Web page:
Although the pieces are not as valuable as most iconic pieces, they are still beautifully crafted and just as infamous.
Pretty Woman (1990)
Who could forget Edward Lewis (Richard Gere) gifting Vivian Ward (Julia Roberts) with this incredible necklace in the iconic 1990 rom-com, Pretty Woman? The beautiful piece crafted by French goldsmith, Fred Joaillier consists of 23 pear-cut rubies set in diamond-encrusted hearts and is currently worth about $1.35 million.
Due to the film's smaller budget of $14 million, the costume department were unable to purchase the piece, so the jeweller kindly lent the necklace to the film. Due to the price tag, it came complete with an armoured guard.
Arguably one of the most well-known pieces of jewellery in cinema history is Titanic's The Heart of the Ocean necklace. Despite the film's narrative that the necklace was made with real diamonds, it was in fact made with zircons, fashioned into white gold. However, if the piece had been crafted with real diamonds it is estimated that it would have been worth over $500 million!
The piece was made by London jewellers, Asprey & Garrard who took their inspiration from 3 famous diamonds in French history: The Marie Antoinette Bleu, The Regent, and The Hope Diamond.
Breakfast At Tiffany's (1961)
In the unlikelihood that you haven’t seen this classic film, everyone will recognise the iconic snapshot of Holly Golightly (Audrey Hepburn) standing at the window of Tiffany & Co, sipping coffee, eating croissant and wearing the 5-strand choker pearl necklace, clasped together with a huge diamond brooch.
This incredible Breakfast At Tiffany’s jewellery item has formed one of the most well-known images in movie history.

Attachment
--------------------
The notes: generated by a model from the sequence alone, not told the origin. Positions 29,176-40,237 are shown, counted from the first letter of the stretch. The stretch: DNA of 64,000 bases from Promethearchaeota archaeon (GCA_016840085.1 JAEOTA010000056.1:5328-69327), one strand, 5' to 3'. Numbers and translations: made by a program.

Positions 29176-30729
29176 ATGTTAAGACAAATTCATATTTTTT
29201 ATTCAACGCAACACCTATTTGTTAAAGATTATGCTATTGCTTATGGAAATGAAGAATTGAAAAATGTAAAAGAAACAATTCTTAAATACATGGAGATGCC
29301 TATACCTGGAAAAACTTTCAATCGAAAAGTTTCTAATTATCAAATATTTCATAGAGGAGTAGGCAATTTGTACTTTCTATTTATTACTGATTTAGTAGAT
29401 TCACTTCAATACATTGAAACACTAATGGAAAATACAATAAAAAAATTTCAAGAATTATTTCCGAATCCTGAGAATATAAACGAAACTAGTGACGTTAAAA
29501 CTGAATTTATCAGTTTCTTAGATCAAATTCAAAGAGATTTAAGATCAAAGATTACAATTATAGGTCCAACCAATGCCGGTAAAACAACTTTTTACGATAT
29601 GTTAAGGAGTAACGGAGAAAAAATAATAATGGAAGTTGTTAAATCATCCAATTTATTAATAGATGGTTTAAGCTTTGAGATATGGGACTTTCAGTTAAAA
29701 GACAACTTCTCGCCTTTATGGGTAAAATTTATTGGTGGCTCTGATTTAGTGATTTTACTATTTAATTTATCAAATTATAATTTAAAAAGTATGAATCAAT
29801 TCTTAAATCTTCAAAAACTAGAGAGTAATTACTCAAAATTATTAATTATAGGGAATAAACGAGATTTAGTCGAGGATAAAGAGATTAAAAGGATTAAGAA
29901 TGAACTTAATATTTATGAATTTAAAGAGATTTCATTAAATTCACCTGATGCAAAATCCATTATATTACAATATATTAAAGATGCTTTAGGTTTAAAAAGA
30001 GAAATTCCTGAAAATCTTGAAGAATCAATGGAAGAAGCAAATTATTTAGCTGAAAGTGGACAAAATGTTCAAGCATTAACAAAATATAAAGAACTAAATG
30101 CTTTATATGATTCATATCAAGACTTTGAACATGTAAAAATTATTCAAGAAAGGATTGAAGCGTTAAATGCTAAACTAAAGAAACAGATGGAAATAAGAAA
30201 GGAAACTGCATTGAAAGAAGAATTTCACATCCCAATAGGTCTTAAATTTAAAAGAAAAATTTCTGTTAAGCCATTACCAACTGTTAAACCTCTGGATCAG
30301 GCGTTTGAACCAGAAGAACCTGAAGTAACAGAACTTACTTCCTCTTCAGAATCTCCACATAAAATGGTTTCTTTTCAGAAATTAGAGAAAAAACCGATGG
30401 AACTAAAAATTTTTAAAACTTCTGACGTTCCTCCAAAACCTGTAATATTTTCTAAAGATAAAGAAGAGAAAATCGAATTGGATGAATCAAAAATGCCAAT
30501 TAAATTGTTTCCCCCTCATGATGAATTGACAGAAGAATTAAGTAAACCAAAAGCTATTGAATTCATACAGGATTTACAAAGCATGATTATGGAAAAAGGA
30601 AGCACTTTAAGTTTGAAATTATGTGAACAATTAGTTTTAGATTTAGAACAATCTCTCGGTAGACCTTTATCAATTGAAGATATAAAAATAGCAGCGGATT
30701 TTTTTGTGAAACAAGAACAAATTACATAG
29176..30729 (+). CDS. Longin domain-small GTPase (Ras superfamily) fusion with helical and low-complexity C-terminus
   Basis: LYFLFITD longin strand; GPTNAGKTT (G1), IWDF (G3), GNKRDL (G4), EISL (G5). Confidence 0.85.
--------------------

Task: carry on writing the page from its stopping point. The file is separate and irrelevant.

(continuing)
How To Lose A Guy In 10 Days (2003)
Rom-com IT girl Kate Hudson wears a stunning 84-carat yellow diamond necklace in the 2003 hit, How To Lose A Guy In 10 Days. The piece, crafted by Harry Winston, also contains an extravagant circle of white diamonds and is estimated to be worth $5.3 million.
This diamond was so special, it inspired the now-iconic yellow dress which Hudson wears with the necklace in the final scenes of the movie.
A sparkling end to an already glamorous list, the beautiful Cartier ring worn by Hollywood starlet, Grace Kelly in High Society featured a 10.47-carat diamond and was set in a platinum frame.
Unlike most of the other pieces, Kelly’s ring wasn’t made specifically for the movie, it belonged to her and was actually the engagement ring given to her by Prince Rainier lll.
Think you may have some jewellery stashed away?
While you may not have a necklace worth $500 million tucked away anywhere (one can dream!) You may have lots of other valuable jewellery which you may not want or need anymore. At Vintage Cash Cow, we take your unwanted vintage items (including all types of jewellery, even broken or tangled) and make you a cash offer within 3 days. Click here to order your free starter pack. And who knows, maybe your old string of pearls might make it into the next Hollywood blockbuster!
Edited by Emily Roesler & Natalie Miller